Whitby Town conceded two goals in 12 minutes as they lost out in a ‘game of two halves’ at Stourbridge on Saturday.
They do however remain outside the Evo-Stik Premier Division’s bottom four, with their safety in their own hands after Hyde United ’s 2-1 defeat at Buxton.
The Seasiders’ final trip of the season was also their longest, with nearly 200 miles to cover, down to the West Midlands.
However, as at Colwyn Bay, four days earlier, there was a vocal support backing Chris Hardy’s men.
The Blues boss made one change from the side that relegated the Welsh side with a 4-1 thumping.
Jamie Poole’s hamstring strain meant a recall for midfielder McTiernan, who missed Tuesday’s long trip, as Callum Martin returned to the right flank and Kieran Weledji to the centre of defence.
Whitby started brightly and Mikey Roberts’ perseverance saw him rob Chris Lait and go clear on the right-edge of the home penalty area, his angled drive was charged down by covering full-back Kristian Green.
The home side had plenty of possession but time and again their passing was off and a dogged Blues outfit intercepted.
The visitors came close when Matt Gould’s attempted clearance struck Roberts and looped towards goal, where Stourbridge skipper Sean Pierpoint, hanging back on the goal-line, was perfectly placed to clear.
Roberts’ strike partner Anthony Hume then came agonisingly close to breaking the deadlock as the ball dropped for him on the left-edge of the Stourbridge box.
The ex-Blyth forward caught Gould out with a deft lob that beat the glove-man only to come back off the crossbar.
A further blow for the Blues saw Kieran Weledji forced off with a leg injury, as Poole was pressed back into action.
The same passage of play saw Roberts stay down after a challenge, but after treatment on the sideline, attempt to run the knock off.
Stourbridge, nicknamed the Glassboys due to the long history of glass making in the town, had their best chance, just before half-time.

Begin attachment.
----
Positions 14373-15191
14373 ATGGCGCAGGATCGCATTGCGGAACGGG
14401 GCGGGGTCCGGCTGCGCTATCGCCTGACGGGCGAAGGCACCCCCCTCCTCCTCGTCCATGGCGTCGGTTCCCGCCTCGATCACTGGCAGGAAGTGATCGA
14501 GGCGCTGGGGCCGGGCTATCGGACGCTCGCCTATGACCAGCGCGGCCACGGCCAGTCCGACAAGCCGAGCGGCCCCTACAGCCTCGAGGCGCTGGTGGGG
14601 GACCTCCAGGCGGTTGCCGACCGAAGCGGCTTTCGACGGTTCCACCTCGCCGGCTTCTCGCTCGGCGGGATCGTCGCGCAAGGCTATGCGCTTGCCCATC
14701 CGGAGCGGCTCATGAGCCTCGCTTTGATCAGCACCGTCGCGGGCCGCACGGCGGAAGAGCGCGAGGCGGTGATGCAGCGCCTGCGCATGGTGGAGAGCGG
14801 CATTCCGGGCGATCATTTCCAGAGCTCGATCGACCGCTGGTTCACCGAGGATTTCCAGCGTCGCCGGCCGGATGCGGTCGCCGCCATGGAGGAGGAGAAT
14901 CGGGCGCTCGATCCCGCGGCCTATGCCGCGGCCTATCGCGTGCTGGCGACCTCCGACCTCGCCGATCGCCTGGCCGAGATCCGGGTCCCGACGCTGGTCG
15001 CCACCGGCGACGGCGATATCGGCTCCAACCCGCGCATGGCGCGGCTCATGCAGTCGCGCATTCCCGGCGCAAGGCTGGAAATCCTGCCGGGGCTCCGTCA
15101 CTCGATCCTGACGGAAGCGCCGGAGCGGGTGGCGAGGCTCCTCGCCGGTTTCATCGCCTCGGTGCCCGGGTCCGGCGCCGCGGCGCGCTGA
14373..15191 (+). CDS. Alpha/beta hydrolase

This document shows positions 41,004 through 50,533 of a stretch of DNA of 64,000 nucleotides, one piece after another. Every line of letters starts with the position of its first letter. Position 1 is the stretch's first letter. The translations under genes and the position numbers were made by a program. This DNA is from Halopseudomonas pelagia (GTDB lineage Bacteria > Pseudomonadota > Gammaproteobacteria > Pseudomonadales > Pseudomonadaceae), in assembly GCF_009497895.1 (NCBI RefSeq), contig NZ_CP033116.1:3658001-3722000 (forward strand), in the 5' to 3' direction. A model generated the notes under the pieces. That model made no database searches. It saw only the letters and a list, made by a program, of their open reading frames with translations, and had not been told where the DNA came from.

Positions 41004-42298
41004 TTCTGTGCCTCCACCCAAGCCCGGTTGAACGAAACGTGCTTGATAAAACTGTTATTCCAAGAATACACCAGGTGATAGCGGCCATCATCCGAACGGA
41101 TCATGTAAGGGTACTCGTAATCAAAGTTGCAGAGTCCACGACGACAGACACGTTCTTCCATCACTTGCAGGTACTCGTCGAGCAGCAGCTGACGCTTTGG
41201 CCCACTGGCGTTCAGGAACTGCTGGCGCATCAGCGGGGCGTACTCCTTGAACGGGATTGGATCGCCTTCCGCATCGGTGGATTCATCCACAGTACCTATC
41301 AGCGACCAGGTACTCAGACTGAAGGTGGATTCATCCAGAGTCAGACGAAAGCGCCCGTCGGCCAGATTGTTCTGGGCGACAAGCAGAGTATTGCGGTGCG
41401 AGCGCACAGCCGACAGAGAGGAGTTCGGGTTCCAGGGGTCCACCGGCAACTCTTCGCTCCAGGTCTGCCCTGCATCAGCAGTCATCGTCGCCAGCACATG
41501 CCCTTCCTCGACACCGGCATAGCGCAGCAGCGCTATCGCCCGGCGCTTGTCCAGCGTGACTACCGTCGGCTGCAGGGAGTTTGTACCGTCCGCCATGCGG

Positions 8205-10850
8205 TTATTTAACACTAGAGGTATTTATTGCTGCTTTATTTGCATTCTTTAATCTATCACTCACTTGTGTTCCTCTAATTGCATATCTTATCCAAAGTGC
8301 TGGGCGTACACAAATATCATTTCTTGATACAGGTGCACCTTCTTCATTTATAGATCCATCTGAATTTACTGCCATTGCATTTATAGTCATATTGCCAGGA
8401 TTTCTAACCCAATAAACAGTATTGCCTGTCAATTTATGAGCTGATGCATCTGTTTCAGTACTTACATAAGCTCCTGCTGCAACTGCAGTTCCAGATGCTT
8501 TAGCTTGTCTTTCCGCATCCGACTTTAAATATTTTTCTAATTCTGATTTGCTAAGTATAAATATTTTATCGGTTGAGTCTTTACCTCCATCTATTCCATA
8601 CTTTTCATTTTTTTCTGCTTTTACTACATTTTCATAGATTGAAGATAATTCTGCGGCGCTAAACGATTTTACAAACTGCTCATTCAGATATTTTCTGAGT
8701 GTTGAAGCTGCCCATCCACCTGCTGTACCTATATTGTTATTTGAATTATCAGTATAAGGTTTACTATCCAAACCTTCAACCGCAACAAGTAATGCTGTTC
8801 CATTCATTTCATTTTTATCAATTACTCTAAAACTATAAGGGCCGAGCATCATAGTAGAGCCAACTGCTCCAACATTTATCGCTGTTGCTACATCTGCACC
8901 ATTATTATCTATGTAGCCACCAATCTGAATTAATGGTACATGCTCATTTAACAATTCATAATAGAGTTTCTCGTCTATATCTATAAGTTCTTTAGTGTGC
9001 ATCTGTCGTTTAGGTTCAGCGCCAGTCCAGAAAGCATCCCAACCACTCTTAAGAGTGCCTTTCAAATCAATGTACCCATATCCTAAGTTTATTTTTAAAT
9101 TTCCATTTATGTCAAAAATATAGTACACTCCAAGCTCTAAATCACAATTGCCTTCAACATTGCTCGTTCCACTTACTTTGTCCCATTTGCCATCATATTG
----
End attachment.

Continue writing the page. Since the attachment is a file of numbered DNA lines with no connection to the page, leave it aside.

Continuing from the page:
The lively Chris Lait got down the left wing and ,as Shane Bland came to narrow the angle, he fired across the Blues keeper and inches away from the onrushing Karl Hawley, at the far post.
The second half opened with tame efforts from decent positions from Roberts then Dale Hopson, comfortably clutched by Gould.
Roberts’ first-half knock then proved too much for the 24-goal marksman to shake off and he made way for Matty Waters within ten minutes of the restart.
Stourbridge looked stronger after the interval and took the lead, on the hour, when Lait exchanged passes with Green down the right before finding space just inside the Blues box and slamming into the roof of the net.
McTiernan and Sean Geddes were having a real battle in the centre of the park. The pair had a shoving match on halfway that saw Geddes go down holding his face, only for referee Nick Hobbis to take no further action.
Hardy replaced Hume with Tyler Scarth for the final 25 minutes, but it was to little avail as the hosts continued to press their play-off claims.
Richard Pell slid in near the right byline and Bland came to collect the ball, only to fumble, allowing Justin Richards, who impressed many, to turn and chip into the top-left corner, with the young stopper stranded.
Things then threatened to boil over with McTiernan fortunate to go uncarded after throwing out a right arm at Geddes.
The diminutive midfielder, who reportedly celebrated in McTiernan’s face was running things in the centre of the park, but was wisely subbed by his manager, as McTiernan slid in on Green and received a straight red card.
It seemed a decision influenced by pressure from the crowd and home players surrounding the official, with the Whitby man’s first two infringements much stronger than what appeared an innocuous low, slide tackle, where some studs may have been showing.
Bland blocked well his legs from Hawley, with Town unable to make much progress at the other end.
Hardy admitted later that he would have replaced McTiernan as temperatures rose, but for substitutions already being made, and Stourbridge comfortably hung on to move up to fourth in the table.